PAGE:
Phyllis Williams Vineyard
Phyllis Vineyard, now retired and living in Riverside, California, taught music in the Orange County school system for over thirty years. A soprano who began singing while still a child, she has been active as a soloist and participant in choirs throughout her life.
A third generation Adventist whose paternal grandparents had attended Battle Creek College, Phyllis attended Cedar Lake Academy, where she studied piano with H. R. Davies and sang in the a cappella choir. Following her graduation in 1939, she studied voice for a year at Michigan State University with Fred Patton, a former Metropolitan Opera singer, who believed there were many right and wrong approaches to singing with none being a perfect fit for all; ultimately, he believed the technique used in singing was a personal matter, unique to each person.
At the end of that year, she enrolled at Emmanuel Missionary College, now Andrews University, where she began studies in music and religion and completed a diploma in Bible in 1944. That fall she became a Bible worker in Indianapolis, Indiana, where she also sang in evangelistic efforts. In 1947 she accepted a position at the White Memorial Hospital in California as their Bible Worker, primarily to teach the nurses how to present the Adventist message in a logical and sophisticated way.
In that year, on a return trip to Hinsdale to sing at a double wedding for her brothers, She met Clyde Vineyard. They married in 1948, and both enrolled at La Sierra College, now University, that fall, where she resumed her music study.
She studied theory with Harold Hannum, who one day in class went to the piano and played a dominant 13th chord, and remarked to the class, "This is a Phyllis chord. Isn't that beautiful?" He had heard her playing a hymn using chords she thought were better and was gently guiding her to an awareness of the power of simple straightforward harmony. It was an edifying experience that she would recall in later years with a laugh.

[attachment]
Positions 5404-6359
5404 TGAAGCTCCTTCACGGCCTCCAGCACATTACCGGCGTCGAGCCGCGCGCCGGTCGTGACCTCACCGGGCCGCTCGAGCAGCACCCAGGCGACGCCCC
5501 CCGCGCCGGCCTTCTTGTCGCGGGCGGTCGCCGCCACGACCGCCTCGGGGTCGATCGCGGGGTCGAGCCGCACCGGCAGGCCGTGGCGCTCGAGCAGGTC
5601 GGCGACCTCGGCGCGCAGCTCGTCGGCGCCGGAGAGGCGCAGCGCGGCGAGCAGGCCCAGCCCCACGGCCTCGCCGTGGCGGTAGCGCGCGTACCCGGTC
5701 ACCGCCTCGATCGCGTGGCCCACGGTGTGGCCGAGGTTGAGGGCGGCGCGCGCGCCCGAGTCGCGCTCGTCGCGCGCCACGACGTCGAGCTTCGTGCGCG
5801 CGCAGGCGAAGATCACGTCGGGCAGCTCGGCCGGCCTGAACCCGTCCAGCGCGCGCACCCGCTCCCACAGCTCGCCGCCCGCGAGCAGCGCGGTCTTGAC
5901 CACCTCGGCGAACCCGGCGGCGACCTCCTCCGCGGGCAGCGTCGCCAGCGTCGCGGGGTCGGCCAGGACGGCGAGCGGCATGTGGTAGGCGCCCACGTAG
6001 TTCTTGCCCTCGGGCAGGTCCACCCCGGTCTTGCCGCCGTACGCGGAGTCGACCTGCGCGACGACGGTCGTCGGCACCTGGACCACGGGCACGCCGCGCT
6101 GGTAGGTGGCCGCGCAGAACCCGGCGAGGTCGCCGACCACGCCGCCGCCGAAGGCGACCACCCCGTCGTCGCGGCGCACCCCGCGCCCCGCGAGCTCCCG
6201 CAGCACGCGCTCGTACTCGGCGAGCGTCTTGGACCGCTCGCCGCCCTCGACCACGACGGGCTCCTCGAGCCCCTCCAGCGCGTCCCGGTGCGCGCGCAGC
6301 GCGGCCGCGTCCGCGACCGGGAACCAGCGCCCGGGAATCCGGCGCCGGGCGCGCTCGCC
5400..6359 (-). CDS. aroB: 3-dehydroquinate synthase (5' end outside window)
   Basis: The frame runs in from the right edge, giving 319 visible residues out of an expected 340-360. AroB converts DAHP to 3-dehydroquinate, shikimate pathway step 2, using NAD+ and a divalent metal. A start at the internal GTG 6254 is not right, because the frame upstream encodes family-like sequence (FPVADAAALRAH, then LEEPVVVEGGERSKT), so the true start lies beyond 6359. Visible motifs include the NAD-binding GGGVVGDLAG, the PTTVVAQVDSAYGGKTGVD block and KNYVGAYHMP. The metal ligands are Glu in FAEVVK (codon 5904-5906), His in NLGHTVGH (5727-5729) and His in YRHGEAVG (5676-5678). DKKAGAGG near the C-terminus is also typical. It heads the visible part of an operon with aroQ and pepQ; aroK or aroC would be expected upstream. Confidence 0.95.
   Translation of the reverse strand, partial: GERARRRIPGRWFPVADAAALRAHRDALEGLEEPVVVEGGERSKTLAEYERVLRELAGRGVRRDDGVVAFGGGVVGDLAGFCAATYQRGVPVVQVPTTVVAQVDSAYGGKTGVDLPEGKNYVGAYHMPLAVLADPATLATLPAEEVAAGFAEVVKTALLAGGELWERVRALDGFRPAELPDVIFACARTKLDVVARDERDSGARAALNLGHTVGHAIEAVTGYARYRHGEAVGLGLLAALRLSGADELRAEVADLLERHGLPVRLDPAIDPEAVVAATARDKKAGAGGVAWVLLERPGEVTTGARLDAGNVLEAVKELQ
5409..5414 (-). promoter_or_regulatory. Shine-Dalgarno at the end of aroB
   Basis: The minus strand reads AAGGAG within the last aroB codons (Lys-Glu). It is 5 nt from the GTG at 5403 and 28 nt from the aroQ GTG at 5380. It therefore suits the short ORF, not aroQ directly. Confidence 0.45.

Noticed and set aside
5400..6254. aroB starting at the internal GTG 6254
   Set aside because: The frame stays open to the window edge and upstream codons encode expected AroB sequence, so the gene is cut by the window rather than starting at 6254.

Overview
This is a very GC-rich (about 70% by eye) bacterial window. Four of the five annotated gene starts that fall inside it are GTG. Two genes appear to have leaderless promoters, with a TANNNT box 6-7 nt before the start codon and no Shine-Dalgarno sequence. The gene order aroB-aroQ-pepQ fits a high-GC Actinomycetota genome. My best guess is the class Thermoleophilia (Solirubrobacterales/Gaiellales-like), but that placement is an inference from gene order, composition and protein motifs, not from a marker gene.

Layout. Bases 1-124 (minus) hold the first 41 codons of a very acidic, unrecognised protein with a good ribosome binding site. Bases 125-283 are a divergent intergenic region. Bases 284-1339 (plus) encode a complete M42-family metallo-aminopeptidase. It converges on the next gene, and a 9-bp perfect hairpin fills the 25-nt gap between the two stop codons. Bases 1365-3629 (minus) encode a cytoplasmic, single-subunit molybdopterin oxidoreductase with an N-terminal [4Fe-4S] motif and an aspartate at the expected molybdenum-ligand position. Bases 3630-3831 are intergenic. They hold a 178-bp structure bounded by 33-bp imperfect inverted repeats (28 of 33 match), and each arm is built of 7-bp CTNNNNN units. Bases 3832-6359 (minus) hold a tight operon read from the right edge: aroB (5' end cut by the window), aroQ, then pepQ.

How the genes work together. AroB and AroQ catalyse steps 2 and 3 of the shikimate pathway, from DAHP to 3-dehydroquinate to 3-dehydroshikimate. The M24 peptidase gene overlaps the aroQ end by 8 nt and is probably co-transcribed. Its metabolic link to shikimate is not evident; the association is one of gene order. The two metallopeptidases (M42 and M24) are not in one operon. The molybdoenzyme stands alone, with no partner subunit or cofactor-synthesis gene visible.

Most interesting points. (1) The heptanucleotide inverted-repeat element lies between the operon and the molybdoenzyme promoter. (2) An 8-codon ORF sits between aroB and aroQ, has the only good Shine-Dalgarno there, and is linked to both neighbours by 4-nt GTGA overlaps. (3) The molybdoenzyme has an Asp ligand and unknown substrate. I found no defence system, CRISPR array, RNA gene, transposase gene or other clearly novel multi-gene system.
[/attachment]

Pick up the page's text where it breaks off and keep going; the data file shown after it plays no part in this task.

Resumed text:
Vineyard studied voice with John T. Hamilton and sang in his choirs, an experience she thoroughly enjoyed. In later years, she would be a member of his choral groups when they traveled extensively in Europe, Australia, New Zealand, and China. She admired him and appreciated his influence on her life.
Following graduation from LSC in 1950, the Vineyards traveled to Washington, D.C., where he continued his study at the church's seminary. They returned to California after he had completed a graduate degree there. He completed another master's degree and eventually a Ph.D. in history and political science at the University of Southern California.
During this time, in 1953, Phyllis accepted an invitation to teach music in the early grades in the Orange County school system. She taught music in Orange County schools until 1987, when she retired.
Source: Information provided by Phyllis Vineyard, 2007.